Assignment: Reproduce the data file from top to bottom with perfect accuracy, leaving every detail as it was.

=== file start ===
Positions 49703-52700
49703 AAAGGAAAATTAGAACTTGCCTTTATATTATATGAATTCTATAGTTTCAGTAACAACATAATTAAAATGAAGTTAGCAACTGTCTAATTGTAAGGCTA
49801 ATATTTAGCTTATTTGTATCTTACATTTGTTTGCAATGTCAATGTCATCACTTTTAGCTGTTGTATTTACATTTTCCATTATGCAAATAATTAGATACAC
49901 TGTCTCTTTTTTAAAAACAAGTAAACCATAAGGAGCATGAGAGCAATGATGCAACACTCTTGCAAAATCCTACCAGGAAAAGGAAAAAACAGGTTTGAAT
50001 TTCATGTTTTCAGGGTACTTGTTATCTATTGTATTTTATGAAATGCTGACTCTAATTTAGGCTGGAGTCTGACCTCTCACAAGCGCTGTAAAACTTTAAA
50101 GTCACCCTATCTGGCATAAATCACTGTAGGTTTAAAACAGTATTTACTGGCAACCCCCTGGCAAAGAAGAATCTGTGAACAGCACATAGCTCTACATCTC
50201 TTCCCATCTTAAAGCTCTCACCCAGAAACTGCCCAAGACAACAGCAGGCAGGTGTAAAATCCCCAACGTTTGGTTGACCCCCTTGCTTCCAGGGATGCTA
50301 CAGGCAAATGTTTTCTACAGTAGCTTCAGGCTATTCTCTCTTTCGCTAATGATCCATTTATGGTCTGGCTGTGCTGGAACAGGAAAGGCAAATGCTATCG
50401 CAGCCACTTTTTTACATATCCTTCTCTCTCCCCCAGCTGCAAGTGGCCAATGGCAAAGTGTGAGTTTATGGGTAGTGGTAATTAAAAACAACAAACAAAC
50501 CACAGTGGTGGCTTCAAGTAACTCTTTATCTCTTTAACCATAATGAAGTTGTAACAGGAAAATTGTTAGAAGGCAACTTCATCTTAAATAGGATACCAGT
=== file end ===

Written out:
Positions 49703-52700
49703 AAAGGAAAATTAGAACTTGCCTTTATATTATATGAATTCTATAGTTTCAGTAACAACATAATTAAAATGAAGTTAGCAACTGTCTAATTGTAAGGCTA
49801 ATATTTAGCTTATTTGTATCTTACATTTGTTTGCAATGTCAATGTCATCACTTTTAGCTGTTGTATTTACATTTTCCATTATGCAAATAATTAGATACAC
49901 TGTCTCTTTTTTAAAAACAAGTAAACCATAAGGAGCATGAGAGCAATGATGCAACACTCTTGCAAAATCCTACCAGGAAAAGGAAAAAACAGGTTTGAAT
50001 TTCATGTTTTCAGGGTACTTGTTATCTATTGTATTTTATGAAATGCTGACTCTAATTTAGGCTGGAGTCTGACCTCTCACAAGCGCTGTAAAACTTTAAA
50101 GTCACCCTATCTGGCATAAATCACTGTAGGTTTAAAACAGTATTTACTGGCAACCCCCTGGCAAAGAAGAATCTGTGAACAGCACATAGCTCTACATCTC
50201 TTCCCATCTTAAAGCTCTCACCCAGAAACTGCCCAAGACAACAGCAGGCAGGTGTAAAATCCCCAACGTTTGGTTGACCCCCTTGCTTCCAGGGATGCTA
50301 CAGGCAAATGTTTTCTACAGTAGCTTCAGGCTATTCTCTCTTTCGCTAATGATCCATTTATGGTCTGGCTGTGCTGGAACAGGAAAGGCAAATGCTATCG
50401 CAGCCACTTTTTTACATATCCTTCTCTCTCCCCCAGCTGCAAGTGGCCAATGGCAAAGTGTGAGTTTATGGGTAGTGGTAATTAAAAACAACAAACAAAC
50501 CACAGTGGTGGCTTCAAGTAACTCTTTATCTCTTTAACCATAATGAAGTTGTAACAGGAAAATTGTTAGAAGGCAACTTCATCTTAAATAGGATACCAGT